This movie, from Lee Daniels, is different because its focus is on just one part of Holiday’s life. Like “Judas and the Black Messiah,” this is the story of betrayal, and a conflicted source who cared about the person he was informing on.

Billie Holiday attracted the attention of J. Edgar Hoover because of a song. It was “Strange Fruit,” written by Abel Meeropol, first published in 1937 as a poem called “Bitter Fruit.” He later added music. The “stronge fruit” hanging in the trees in the song’s lyrics are the dead bodies of Black people who have been lynched, murdered by a racist mob. “Blood on the leaves and blood at the root/Black bodies swingin’ in the Southern breeze/Strange fruit hangin’ from the poplar trees.”

Holiday’s 1939 performance of the song is now a recognized classic and is included in the National Recording Registry, which “highlights the richness of the nation’s audio legacy.” But in 1939 lynching was considered so acceptable by government and media and culture they actually sold postcards showing bodies hanging. This was 15 years before the murder of Emmitt Till, a Black teenager from the North, led to calls for reform. And as of this writing, Congress has still been unable to pass an anti-lynching bill. So, telling the truth about lynching in a song was considered dangerous, and Hoover wanted to stop her.

One of the first Black FBI agents (“Moonlight’s” Trevante Rhodes as Jimmy Fletcher) is assigned to her case. The pressure he is under is almost as crushing as the pressure on Holiday. He has the all-but-impossible task of proving himself to skeptical and often racist colleagues. And he cannot help siding with what Holiday is doing and being mesmerized by her as well.

The storyline is murky at times. It is also soapy and melodramatic, but face it, Holiday’s life was as soapy and melodramatic as her songs. Through it all Day manages to be as magnetic as the formidable woman and powerful entertainer she is portraying. At any given moment, Day has to be precise about where Holiday is on her various journeys in and out of addiction to various substances, including the men in her life, and she makes it work every time. She shows us Holiday’s toughness and her vulnerability. And, with the help of glorious costumes from Paolo Nieddu (the hats!), she owns the screen. She owns her story.

Parents should know that this movie includes alcohol and drug abuse, nudity and sexual situations, domestic abuse, and very strong language.

Family discussion: Should the government get involved in artists’ songs, movies, plays, books, or tweets? What could Jimmy have done differently?

If you like this, try: “Lady Sings the Blues,” “Billie,” and “Judas and the Black Messiah”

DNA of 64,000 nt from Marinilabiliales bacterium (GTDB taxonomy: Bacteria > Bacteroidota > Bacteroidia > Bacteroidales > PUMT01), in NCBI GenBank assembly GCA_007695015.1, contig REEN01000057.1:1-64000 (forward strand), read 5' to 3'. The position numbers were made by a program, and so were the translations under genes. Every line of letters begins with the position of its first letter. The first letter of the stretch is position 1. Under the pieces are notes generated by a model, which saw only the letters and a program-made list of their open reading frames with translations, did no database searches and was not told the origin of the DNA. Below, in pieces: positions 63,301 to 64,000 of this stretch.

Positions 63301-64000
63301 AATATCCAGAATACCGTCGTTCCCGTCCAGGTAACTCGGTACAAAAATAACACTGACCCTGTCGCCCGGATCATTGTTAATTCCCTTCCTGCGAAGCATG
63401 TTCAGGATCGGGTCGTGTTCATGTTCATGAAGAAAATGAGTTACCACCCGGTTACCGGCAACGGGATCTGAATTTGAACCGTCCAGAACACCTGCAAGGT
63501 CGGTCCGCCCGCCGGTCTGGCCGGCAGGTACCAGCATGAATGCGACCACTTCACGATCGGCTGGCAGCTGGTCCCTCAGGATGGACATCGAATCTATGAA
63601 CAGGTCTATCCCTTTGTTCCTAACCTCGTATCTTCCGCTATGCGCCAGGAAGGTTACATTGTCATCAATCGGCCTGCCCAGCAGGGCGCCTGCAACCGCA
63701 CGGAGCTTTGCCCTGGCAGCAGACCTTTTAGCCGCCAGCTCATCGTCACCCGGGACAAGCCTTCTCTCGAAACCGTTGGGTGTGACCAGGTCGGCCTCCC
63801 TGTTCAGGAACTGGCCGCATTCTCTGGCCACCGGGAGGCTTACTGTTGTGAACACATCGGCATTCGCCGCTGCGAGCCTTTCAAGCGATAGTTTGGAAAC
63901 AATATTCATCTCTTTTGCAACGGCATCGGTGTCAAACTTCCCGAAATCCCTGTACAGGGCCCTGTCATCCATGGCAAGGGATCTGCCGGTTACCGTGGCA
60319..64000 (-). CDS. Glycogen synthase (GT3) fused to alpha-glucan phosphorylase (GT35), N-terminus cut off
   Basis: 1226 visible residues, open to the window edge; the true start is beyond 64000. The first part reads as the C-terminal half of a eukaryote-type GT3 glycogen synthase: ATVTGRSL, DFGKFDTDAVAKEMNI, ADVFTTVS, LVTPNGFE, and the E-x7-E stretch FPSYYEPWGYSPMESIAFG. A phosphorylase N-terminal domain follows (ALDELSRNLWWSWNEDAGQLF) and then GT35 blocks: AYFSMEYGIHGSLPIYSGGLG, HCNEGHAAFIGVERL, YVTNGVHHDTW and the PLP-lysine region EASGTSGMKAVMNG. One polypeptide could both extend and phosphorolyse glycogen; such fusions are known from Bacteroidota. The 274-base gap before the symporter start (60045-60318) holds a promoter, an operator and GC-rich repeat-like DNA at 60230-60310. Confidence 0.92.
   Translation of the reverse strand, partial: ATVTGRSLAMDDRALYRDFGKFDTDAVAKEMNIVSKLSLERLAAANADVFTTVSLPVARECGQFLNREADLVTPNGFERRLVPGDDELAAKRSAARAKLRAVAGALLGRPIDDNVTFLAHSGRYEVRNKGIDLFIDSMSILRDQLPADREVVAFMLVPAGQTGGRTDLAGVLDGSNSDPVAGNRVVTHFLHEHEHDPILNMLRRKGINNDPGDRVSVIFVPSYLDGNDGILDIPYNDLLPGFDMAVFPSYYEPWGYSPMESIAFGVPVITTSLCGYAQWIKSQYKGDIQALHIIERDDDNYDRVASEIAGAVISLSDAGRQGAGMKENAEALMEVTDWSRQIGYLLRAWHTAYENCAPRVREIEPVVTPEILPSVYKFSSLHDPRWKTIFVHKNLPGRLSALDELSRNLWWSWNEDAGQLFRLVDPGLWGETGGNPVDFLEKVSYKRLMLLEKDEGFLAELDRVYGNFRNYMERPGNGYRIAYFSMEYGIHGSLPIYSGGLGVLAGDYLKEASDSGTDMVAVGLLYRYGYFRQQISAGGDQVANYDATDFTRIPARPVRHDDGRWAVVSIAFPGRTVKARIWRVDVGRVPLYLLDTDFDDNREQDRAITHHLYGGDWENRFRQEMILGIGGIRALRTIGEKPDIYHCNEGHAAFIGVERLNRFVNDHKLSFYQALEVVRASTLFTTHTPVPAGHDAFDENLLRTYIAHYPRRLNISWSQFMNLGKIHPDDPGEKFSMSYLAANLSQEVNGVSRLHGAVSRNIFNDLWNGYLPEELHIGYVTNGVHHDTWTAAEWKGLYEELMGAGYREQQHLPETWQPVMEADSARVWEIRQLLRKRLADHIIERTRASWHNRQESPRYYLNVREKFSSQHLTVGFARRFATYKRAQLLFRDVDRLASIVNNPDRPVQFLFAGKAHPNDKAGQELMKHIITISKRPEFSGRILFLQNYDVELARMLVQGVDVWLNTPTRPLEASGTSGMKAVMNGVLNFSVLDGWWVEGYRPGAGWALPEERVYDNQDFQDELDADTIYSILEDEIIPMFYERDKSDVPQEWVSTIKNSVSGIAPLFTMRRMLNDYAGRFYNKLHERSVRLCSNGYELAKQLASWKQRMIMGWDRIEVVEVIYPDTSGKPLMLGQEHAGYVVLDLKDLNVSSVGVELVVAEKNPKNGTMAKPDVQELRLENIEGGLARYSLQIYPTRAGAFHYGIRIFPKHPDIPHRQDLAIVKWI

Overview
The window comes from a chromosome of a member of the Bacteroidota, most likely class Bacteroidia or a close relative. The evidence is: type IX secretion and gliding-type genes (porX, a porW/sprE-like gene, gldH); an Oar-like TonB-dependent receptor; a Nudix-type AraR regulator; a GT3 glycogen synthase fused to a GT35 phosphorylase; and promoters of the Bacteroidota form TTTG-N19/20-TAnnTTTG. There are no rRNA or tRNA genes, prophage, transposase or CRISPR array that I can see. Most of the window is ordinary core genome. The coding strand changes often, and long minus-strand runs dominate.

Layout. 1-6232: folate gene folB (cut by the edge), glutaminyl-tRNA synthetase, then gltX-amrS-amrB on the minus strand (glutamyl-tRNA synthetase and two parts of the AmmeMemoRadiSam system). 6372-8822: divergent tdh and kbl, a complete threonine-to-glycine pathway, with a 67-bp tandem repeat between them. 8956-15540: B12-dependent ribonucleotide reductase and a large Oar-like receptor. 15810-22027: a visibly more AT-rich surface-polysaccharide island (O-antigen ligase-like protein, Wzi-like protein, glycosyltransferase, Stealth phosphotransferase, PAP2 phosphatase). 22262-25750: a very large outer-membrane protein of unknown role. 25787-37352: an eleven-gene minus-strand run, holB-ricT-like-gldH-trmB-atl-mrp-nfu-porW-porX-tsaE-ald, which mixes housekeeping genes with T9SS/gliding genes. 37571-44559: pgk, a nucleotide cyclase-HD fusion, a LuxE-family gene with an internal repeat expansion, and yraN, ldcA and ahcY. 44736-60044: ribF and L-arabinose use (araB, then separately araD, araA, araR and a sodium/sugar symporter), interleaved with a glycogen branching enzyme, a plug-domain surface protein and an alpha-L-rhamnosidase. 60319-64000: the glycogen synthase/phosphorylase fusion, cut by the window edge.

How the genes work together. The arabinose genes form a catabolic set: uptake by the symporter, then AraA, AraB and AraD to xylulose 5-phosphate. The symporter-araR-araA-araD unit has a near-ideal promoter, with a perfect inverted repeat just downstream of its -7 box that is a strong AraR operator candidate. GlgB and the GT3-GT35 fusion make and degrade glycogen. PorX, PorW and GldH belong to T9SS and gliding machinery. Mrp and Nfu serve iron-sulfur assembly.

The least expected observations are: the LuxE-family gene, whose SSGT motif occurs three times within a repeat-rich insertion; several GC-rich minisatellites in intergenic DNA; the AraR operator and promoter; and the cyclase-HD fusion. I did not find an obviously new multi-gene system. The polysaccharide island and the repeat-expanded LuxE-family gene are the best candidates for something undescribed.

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Judas and the Black Messiah

Posted on February 11, 2021 at 5:22 pm

B +
Lowest Recommended Age: Mature High Schooler
MPAA Rating: Rated R for violence and pervasive language.
Profanity: Very strong language including n-word
Alcohol/ Drugs: Drinking, drugs
Violence/ Scariness: Peril and violence, characters injured and killed
Diversity Issues: A theme of the movie
Date Released to Theaters: February 12, 2021

Copyright Participant Media 2021
“Know their names,” Black Lives Matter tells us. The ones we know now we know because of technology. We saw George Floyd telling the cop who had his knee on Floyd’s neck that he could not breathe. iPhones and social media have brought these tragedies into our homes and made it impossible for us to look away.

None of that was around in 1969, when young Black activists named Fred Hampton and Mark Clark were killed by the Chicago police. Hampton was Chairman of the Illinois Black Panthers and Deputy Chairman of the national organization. At age 19 he was identified by the FBI as a radical threat. At age 21, he was killed in his apartment when the police raided it before dawn. Police fired over 100 shots. The Black Panthers fired one.

There were no iPhones to record what happened that night. This movie begins to give Fred Hampton and Mark Clark the visibility they could not get in 1969.

“Judas and the Black Messiah” is the second film in less than a year to show us Fred Hampton. In “The Trial of the Chicago 7” he is played by Kelvin Harrison, Jr., sitting behind Bobby Seale. This film, as the title suggests, is less about Hampton’s vision or activities than the story of William O’Neal, who was hired by the FBI to infiltrate the Black Panthers, and the conflicts he faced in betraying the trust of people he grew to respect.